United Coalition of Animals (UCAN) was founded in 2001, to stop the endless cycle of unwanted births of cats and dogs and the resulting euthanasia of those homeless cats and dogs in local shelters. At that time, over 70,000 puppies and kittens were being born each day in the U.S., compared to 10,000 humans, and over half of those born were accidental, unwanted litters. As a result, millions of cats and dogs entered U.S. shelters each year and over 6 million of them were being euthanized.
In April 2007, we opened our high-volume, low-cost spay/neuter clinic in a leased facility in the Queensgate area of Cincinnati. Our clinic is based upon the ASPCA Spay/Neuter Alliance low-cost, high volume spay/neuter clinic model which has been implemented successfully in hundreds of other communities across the United States. That model addresses the two main reasons people do not sterilize their pets: cost and lack of access to spay/neuter services. We eliminate both of those impediments by offering low-cost spay/neuter services (free to those who cannot afford to pay anything through generous grants and donations) and free transports to our clinic from several surrounding counties in Southwest Ohio, Northern Kentucky and Southeast Indiana. We focus our spay/neuter efforts on shelters and rescues, families living in poverty, and community cats.
In 2014, thanks to a generous capital grant from The Joanie Bernard Foundation, we purchased our own building and opened our state-of-the-art clinic at 2830 Colerain Avenue in the Camp Washington area of Cincinnati.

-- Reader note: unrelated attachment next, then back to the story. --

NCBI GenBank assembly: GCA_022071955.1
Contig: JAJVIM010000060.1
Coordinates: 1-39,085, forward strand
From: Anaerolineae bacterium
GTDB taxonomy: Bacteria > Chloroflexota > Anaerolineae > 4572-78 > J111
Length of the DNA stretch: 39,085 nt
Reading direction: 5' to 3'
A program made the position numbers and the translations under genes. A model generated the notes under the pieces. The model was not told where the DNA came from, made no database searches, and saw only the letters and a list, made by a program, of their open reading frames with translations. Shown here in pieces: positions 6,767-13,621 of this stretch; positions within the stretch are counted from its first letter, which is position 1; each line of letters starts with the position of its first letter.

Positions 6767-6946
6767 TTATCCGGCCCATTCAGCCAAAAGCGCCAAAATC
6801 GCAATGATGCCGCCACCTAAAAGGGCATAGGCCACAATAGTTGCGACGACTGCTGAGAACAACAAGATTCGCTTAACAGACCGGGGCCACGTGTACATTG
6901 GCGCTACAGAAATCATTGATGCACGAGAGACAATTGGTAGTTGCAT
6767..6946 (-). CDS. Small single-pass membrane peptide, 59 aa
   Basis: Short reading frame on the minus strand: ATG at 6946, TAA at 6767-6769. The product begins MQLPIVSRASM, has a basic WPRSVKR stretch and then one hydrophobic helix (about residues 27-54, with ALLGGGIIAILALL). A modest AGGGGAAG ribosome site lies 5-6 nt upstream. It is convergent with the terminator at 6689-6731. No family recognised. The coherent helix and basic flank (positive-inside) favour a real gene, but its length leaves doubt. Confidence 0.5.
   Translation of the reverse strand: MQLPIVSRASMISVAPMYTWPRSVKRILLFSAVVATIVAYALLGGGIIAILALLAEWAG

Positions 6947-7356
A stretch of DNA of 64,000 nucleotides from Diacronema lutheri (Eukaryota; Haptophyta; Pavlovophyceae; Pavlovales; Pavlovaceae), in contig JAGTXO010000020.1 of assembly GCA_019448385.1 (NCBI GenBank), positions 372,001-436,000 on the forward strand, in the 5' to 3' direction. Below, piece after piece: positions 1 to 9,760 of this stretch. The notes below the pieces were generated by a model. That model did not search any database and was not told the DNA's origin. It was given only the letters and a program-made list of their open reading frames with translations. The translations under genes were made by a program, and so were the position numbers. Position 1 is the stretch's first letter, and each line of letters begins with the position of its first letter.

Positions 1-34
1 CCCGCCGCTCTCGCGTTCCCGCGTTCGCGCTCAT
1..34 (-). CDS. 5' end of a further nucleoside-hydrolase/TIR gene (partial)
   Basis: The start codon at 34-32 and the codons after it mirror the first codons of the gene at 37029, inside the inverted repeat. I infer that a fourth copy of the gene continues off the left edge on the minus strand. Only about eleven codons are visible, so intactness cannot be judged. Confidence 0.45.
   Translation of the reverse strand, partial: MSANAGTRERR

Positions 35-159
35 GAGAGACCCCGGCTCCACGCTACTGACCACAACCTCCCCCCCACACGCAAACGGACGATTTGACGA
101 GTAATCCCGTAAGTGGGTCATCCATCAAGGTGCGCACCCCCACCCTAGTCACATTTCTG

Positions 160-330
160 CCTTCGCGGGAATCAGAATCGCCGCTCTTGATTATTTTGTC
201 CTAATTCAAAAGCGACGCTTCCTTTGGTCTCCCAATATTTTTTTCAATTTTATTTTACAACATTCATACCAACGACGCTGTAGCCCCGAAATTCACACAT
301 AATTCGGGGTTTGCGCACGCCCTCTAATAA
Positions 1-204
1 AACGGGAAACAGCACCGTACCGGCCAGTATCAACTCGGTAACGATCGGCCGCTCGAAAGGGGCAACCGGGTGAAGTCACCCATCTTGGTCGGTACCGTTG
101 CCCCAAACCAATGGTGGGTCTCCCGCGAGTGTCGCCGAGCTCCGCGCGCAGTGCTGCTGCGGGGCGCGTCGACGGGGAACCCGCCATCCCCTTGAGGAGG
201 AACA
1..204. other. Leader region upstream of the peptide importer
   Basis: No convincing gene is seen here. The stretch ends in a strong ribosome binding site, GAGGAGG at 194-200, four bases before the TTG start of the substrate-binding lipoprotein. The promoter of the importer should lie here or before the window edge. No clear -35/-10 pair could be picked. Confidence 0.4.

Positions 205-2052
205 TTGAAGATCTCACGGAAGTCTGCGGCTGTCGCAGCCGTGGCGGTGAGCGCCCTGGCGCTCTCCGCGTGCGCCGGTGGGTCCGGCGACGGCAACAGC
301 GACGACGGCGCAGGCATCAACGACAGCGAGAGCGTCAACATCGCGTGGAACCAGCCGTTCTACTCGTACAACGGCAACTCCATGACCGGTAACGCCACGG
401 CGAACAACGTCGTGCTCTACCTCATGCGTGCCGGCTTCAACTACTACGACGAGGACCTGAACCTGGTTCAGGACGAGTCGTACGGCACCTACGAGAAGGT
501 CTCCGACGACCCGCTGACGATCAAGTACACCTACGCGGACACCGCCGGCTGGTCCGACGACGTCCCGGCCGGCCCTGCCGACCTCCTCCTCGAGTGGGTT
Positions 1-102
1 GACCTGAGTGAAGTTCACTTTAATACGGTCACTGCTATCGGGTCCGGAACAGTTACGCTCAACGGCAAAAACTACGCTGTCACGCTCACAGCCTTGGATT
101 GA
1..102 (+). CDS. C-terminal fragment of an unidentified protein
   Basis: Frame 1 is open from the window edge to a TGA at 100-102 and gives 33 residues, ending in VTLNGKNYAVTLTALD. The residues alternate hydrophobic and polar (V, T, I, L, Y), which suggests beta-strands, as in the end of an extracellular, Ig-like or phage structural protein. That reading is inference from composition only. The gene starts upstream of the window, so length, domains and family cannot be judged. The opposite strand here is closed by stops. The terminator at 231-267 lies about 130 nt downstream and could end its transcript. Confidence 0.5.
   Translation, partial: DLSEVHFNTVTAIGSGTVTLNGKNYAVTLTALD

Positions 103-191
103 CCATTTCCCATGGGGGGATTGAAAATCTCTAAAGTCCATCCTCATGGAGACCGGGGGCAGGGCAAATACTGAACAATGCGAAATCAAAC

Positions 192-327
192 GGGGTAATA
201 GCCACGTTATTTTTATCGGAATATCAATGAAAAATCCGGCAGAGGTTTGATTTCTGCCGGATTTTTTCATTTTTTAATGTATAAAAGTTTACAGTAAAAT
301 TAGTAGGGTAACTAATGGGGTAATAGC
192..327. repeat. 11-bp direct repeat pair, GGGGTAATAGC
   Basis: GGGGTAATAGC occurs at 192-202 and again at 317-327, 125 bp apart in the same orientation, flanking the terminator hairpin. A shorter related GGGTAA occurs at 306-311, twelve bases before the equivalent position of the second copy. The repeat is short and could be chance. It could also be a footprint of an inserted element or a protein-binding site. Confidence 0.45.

In April 2017, we celebrated our 10th year anniversary and achieving 100,000 surgeries!!
As a result of the spay/neuter efforts by us and the other high-volume spay/neuter clinics across the country, the number of animals entering U.S. shelters each year has decreased to approximately 6 million and the number of those being euthanized has decreased to approximately 1.5 million. While that is tremendous progress, that is still too many homeless pets entering shelters and being euthanized, and we still have more work to do!>
Another reason pets are surrendered to shelters is costly illnesses that owners cannot afford to treat. To address that issue, in 2015, we began offering walk-in vaccine clinics on Fridays where low-income pet owners could obtain low-cost core vaccines for their pets to prevent preventable, costly illnesses. They can also obtain microchips with lifetime registrations at a very low cost so if their pet is ever lost, it can be returned to them rather than entering the shelter system.>
The lack of access to basic veterinary services for families living in poverty in our area has resulted in numerous animals being surrendered to shelters. We believe that every pet deserves a vet. So, in 2020, we began offering low-cost wellness visits for income-qualified pet owners, so their pets could get a thorough examination, treatment for minor issues, and preventative services to keep their pets healthy.
Since the place pets are at risk of euthanasia are local county shelters, we partner with many of the county shelters in our service area to provide spay/neuter services for their shelter animals.
We also partner with social service agencies to help their clients with their pets so they do not get to the point of surrendering their pets. One rewarding partnership is with Interfaith Hospitality Network of Greater Cincinnati (IHNGC). They are the only organization in Cincinnati that houses and helps the pets of their temporarily homeless clients. While in IHNGC’s care, the pets receive free spay/neuter surgery, core vaccines and other wellness services at UCAN which enables IHNGC to board the pet and helps the owners to find affordable, pet-friendly housing.
We are also a member of The Pet Coalition of Greater Cincinnati, a collation of local shelters, rescues, spay/neuter clinics and other animal welfare organizations all working together to find solutions to help save more cats and dogs in our community.